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How to Report Captioning Issues to Your Local News, TV Provider, and the FCC

Steps you can take

10/26/2020 3:29:27 PM

ASL version 

If you are DeafBlind or prefer to watch the video in a slow-paced, high contrast format, watch the DeafBlind friendlier ASL version instead.

English version

Closed captioning displays the audio portion as text on the TV screen for individuals who are deaf or hard of hearing. Congress requires that video programming distributors for TV to make their context accessible by providing captioning for their content shared on TV. The Federal Communications Commission (FCC) established rules for those TV providers to adhere by. Smaller stations may be subject to different rules for live programming.

The FCC has the following quality standards that must be met when captioning context for mass distribution through TV:

  • Accuracy: Captions must match the spoken word and background sound and noises as fully as possible.
  • Synchronous: Captions must be displayed on the screen at the same time or close to, to their spoken and/or audible context. Captions must be displayed at a speed that is readable by viewers.
  • Complete: Captions must start at the program, and end at the program and not skip or paraphrase content.
  • Properly Placed: Captions must not block important visual text or content; overlap other captions; or run off-screen.

There are different standards for pre-programmed TV content such as TV drama and comedy; live TV such as the daily news; or near-live TV programming such as award shows. There are also standards for warnings and alerts.

However, from time to time the captions displayed on the TV will not meet the four requirements set by the FCC. Aside from misspellings and distorted audio signals, viewers may notice garbled text, broken or missing lines of text, symbols in place of letters and numbers, etc. Or the captions may fail to appear at all. As a viewer dependent on captioning to get your information, there are several ways to report captioning inaccuracies and inconsistencies.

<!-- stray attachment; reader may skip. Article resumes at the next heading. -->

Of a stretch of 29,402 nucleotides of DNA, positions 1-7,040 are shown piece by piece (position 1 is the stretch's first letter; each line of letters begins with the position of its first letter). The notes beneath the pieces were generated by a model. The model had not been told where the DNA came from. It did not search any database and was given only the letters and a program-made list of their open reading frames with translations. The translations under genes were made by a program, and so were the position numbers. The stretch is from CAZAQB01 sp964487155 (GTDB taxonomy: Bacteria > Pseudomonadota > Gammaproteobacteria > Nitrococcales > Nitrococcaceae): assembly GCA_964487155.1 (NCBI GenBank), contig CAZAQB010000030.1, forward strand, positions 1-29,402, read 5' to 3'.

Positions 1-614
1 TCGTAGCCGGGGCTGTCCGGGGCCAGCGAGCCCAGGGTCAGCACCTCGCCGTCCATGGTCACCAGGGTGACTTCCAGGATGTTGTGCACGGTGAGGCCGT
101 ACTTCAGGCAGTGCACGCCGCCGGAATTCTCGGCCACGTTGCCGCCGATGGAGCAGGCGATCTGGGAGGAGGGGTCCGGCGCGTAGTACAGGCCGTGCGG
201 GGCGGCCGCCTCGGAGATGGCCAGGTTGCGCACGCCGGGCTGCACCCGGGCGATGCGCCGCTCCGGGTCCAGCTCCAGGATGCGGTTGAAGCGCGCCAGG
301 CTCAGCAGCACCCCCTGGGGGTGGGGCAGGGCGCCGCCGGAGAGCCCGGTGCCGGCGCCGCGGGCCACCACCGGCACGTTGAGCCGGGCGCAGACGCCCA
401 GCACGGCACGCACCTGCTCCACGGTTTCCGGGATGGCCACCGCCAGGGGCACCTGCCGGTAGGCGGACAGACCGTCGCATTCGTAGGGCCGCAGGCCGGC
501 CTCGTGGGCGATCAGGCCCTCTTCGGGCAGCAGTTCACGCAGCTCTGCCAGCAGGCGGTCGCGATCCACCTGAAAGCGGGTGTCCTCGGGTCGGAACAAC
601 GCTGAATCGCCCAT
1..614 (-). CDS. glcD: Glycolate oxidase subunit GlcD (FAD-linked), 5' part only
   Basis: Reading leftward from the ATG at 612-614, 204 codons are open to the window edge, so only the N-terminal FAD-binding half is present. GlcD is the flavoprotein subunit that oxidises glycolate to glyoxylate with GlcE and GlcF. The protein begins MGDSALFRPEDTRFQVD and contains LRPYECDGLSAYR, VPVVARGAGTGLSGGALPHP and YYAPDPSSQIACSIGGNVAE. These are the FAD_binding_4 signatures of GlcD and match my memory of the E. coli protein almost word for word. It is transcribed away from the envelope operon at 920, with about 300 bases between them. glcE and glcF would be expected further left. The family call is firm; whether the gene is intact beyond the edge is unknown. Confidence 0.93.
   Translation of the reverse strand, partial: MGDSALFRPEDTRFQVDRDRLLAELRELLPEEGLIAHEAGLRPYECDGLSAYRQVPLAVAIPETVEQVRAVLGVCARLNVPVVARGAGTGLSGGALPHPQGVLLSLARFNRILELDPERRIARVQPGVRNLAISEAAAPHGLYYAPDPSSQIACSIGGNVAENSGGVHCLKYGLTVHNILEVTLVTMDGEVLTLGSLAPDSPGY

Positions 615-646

How to report issues to your local news station

The local news should have a place on their website to report captioning issues. Follow the information on their form. You can also call the station general manager.

How to report issues to your TV provider

Check your cable/TV bill to see who your provider is. Common providers in Minnesota include Spectrum, Xfinity, DirectTV, Mediacom, etc., for example.

You will find contact info for your provider on your bill. This may be a phone number, an email, or a website link.

This information is also available online on the FCC’s database of video programming distributors.

You will be asked to enter your zip code, and they will present you with a list of available providers in your area. Follow the instructions to find your provider’s contact information.

Contact them by the information provided, and provide the following information about the captioning issue:

  • The TV program or news channel that the incident occurred.
  • The TV channel number.
  • The day and time it occurred.
  • Describe the incident (missing captions, garbled text, caption placement or cut off, for instance).

Alternatively, you can also contact the FCC, especially if your cable/TV provider does not follow up with your complaint.

How to report issues to the FCC

To file a complaint through the FCC, visit their Consumer Complaint Center on their Access for People with Disabilities page.

The page will provide a list of topics to file a complaint about, including closed captioning. Click on “Closed Captioning.” You will then be taken to the complaint form.

The form will ask you for information regarding the issue. Be sure to fill out all required fields marked by a red asterisk. Include identifying information like the program name, date, time, and channel in your complaint.

If you encounter problems accessing or filling out the form, call 202.418.2517 (V), 844-432-2275 (VP) or email for help.

The FCC will also forward your complaint to your video content distributor.

The FCC requires that written complaints be submitted within 60 days of the incident. After your TV provider has received the complaint, either through you or the FCC, they have 30 days to respond. If you sent your complaint to your TV provider, and they do respond, send the complaint straight to the FCC.

For more information, check the FCC’s closed captioning for TV website. An ASL information video is also available at that link.


The Minnesota Commission of the Deaf, DeafBlind & Hard of Hearing thanks:

The Federal Communications Commission Disability Rights Office, KARE 11, and TPT Twin Cities PBS for their information and feedback.

James Paul Beldon III for ASL talent.

Patty McCutcheon for voiceover.

Keystone Interpreting Solutions for film production.


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